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Journalist Organizations Urge End to Harassment of Media in Crimea

Journalists standing in front of a line of troops at the Belbek airbase in Crimea.

International media rights advocates say independent journalists are getting attacked and harassed while trying to cover events in the autonomous republic of Crimea, which has been occupied by pro-Russian forces.

OSCE representative on freedom of the media Dunja Mijatovic and the New-York-based Committee to Protect Journalists have called on Ukrainian authorities to secure the safety of Ukrainian journalists based in Crimea after three separate incidents of local media harassment since last weekend.

On Sunday, about 30 armed, masked men stormed and briefly occupied the office of the Center for Investigative Journalism based in Crimea's administrative center, Simferopol. One day later, Crimea's State Television and Radio Transmitting Center removed the popular independent broadcaster Chernomorskaya Teleradiokompaniya, or Black Sea television, off the air.

Аn unidentified individual assaulted Tatyana Rikhtun, chief editor of the Sevastopol-based news website 911Sevastopol, on Monday and seized her camera as she was filming Russian soldiers who had surrounded the headquarters of the Ukrainian navy in Sevastopol.

When The Moscow Times repeatedly phoned the offices of Crimea's State Television and Radio Transmitting Center, Chernomorskaya Teleradiokompaniya, the Center for Investigative Journalism and 911Sevastopol throughout Tuesday, the phone lines remained busy.

"We call on all parties involved in the crisis in Ukraine to allow journalists to report safely, freely, and without fear of reprisal," the Committee to Protect Journalists' Europe and Central Asia Program Coordinator Nina Ognianova said in a statement.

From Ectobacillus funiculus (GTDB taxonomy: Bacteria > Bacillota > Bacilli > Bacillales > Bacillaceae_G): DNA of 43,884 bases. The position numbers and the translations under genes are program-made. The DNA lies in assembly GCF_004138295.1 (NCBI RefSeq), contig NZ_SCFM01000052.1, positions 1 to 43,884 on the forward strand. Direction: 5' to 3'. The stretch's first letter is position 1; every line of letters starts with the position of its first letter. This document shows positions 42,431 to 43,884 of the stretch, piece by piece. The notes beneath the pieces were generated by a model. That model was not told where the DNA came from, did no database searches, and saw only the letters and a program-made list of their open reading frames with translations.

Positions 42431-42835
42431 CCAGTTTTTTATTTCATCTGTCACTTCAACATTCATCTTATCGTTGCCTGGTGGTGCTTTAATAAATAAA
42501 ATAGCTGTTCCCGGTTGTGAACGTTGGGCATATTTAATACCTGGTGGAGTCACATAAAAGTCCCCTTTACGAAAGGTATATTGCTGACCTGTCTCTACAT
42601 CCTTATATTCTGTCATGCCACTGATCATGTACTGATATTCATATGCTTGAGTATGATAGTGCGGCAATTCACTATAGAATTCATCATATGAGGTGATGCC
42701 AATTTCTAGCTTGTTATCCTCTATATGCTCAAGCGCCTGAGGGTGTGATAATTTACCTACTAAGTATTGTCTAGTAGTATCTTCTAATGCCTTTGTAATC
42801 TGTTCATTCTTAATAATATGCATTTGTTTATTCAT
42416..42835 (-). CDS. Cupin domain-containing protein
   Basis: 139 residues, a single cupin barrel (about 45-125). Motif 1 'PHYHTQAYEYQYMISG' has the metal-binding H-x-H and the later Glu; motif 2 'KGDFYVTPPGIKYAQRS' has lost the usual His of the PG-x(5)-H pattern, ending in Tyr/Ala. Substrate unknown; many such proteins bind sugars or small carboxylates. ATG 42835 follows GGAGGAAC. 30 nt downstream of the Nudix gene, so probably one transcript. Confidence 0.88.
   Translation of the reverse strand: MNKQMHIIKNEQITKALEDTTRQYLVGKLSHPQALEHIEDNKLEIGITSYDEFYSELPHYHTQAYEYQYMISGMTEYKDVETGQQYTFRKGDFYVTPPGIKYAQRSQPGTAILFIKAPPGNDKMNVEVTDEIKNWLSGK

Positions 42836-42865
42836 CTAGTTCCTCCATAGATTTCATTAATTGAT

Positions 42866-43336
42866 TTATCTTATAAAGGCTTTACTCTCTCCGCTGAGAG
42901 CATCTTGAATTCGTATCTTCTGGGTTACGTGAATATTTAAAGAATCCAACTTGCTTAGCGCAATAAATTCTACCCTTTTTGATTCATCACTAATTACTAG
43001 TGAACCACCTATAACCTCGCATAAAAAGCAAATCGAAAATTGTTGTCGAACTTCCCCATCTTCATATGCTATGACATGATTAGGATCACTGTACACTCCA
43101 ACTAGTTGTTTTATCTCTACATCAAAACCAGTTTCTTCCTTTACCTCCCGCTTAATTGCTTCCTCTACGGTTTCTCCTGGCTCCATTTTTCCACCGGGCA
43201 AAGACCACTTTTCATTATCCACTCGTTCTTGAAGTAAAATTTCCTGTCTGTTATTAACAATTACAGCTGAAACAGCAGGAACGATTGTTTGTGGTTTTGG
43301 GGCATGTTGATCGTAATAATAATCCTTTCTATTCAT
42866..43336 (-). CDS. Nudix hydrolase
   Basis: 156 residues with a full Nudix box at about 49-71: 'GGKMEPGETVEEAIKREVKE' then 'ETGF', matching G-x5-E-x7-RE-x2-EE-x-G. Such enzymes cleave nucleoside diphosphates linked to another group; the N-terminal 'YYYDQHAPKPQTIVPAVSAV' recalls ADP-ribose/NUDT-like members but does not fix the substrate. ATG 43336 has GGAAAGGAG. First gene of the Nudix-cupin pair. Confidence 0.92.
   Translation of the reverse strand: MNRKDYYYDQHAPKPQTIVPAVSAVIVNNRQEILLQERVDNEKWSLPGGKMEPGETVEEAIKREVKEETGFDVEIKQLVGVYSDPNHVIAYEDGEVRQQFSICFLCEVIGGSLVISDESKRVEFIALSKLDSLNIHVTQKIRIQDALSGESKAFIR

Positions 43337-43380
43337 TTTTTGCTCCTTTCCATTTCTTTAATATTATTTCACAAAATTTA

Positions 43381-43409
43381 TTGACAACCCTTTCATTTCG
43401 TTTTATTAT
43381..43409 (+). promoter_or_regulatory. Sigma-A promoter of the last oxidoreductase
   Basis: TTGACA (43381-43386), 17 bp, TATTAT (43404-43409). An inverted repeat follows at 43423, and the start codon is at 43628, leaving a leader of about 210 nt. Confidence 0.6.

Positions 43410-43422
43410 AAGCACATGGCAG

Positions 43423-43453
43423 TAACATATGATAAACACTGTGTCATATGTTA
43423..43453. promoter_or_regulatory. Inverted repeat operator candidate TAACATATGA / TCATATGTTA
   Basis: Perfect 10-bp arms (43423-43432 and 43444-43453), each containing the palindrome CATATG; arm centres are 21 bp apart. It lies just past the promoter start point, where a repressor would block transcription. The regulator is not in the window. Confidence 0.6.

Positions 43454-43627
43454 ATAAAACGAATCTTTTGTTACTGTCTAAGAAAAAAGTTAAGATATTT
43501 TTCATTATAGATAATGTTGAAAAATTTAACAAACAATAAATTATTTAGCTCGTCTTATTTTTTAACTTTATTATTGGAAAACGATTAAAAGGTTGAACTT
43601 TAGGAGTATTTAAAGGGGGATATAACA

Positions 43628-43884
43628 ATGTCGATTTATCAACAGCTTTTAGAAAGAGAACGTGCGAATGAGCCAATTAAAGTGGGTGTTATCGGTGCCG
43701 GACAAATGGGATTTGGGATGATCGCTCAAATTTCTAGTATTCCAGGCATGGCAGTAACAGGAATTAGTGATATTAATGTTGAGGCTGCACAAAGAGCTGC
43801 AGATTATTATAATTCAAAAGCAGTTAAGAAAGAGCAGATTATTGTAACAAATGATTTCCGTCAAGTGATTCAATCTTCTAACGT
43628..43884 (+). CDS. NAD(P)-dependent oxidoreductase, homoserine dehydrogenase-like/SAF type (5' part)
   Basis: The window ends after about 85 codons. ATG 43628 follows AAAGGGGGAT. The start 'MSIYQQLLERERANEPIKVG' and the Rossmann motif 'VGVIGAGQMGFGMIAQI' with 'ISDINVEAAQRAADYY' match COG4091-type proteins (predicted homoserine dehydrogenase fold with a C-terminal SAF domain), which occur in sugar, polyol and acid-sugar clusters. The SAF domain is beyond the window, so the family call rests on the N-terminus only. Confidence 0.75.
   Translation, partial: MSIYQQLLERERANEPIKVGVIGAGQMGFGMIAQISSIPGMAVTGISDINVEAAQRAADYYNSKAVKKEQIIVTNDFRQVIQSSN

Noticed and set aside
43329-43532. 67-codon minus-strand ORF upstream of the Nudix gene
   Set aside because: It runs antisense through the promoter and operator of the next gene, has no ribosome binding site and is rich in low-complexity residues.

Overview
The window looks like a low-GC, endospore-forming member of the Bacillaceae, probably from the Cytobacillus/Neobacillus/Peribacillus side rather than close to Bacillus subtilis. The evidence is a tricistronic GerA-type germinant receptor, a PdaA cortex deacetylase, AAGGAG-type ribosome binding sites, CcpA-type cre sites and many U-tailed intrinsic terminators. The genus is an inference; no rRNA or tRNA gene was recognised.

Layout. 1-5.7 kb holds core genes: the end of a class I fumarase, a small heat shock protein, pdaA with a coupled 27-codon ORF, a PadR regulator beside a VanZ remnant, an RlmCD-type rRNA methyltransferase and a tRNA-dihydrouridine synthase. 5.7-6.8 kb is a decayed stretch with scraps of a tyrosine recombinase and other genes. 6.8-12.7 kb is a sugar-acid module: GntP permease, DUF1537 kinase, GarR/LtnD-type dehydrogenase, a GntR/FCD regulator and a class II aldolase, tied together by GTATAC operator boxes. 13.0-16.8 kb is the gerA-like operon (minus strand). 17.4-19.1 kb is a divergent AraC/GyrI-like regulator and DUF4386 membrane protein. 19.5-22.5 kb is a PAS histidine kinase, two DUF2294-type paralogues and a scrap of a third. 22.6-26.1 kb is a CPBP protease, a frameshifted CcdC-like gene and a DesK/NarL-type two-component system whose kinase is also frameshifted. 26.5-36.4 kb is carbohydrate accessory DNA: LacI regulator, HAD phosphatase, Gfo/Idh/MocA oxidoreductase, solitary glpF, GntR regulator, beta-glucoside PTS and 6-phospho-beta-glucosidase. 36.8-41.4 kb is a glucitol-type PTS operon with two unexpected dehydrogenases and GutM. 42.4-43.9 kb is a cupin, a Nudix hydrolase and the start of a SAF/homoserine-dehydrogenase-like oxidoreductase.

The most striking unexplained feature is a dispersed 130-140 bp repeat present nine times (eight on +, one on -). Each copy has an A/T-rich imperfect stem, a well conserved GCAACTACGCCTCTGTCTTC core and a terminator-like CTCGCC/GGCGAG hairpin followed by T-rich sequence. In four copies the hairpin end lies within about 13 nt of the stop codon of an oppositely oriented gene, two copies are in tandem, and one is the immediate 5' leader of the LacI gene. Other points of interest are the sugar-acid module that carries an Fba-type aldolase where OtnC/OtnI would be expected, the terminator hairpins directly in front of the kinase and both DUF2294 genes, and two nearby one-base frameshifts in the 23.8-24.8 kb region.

In turn, the Organization for Security and Cooperation in Europe's Mijatovic said that "in difficult and sensitive situations such as the current one in Ukraine, media freedom and plurality of opinions must be ensured." Mijatovic was scheduled to visit Ukraine from March 4 to 7.

On Monday, the Council of Ministers of Crimea also issued a statement "threatening to stop the rebroadcast of a number of Ukrainian channels from Kiev," the OSCE said.

But a local deputy speaking by phone to The Moscow Times Tuesday denied that the statement existed.

"This is yet another fantasy and total rubbish," Konstantin Bakharev, a senior Crimean lawmaker said. "We have not shut anyone because this is impossible," he said.

Bakharev accused the "central television channels of Crimea" of "whipping up hysteria." He said their reports that Crimea "has turned into nothing but a hot zone" were "absolutely untrue."

The deputy attributed the "specific bias" of some local media, which he refused to name, to "serving the interests of the acting authorities" of Ukraine.

Contact the author at n.krainova@imedia.ru

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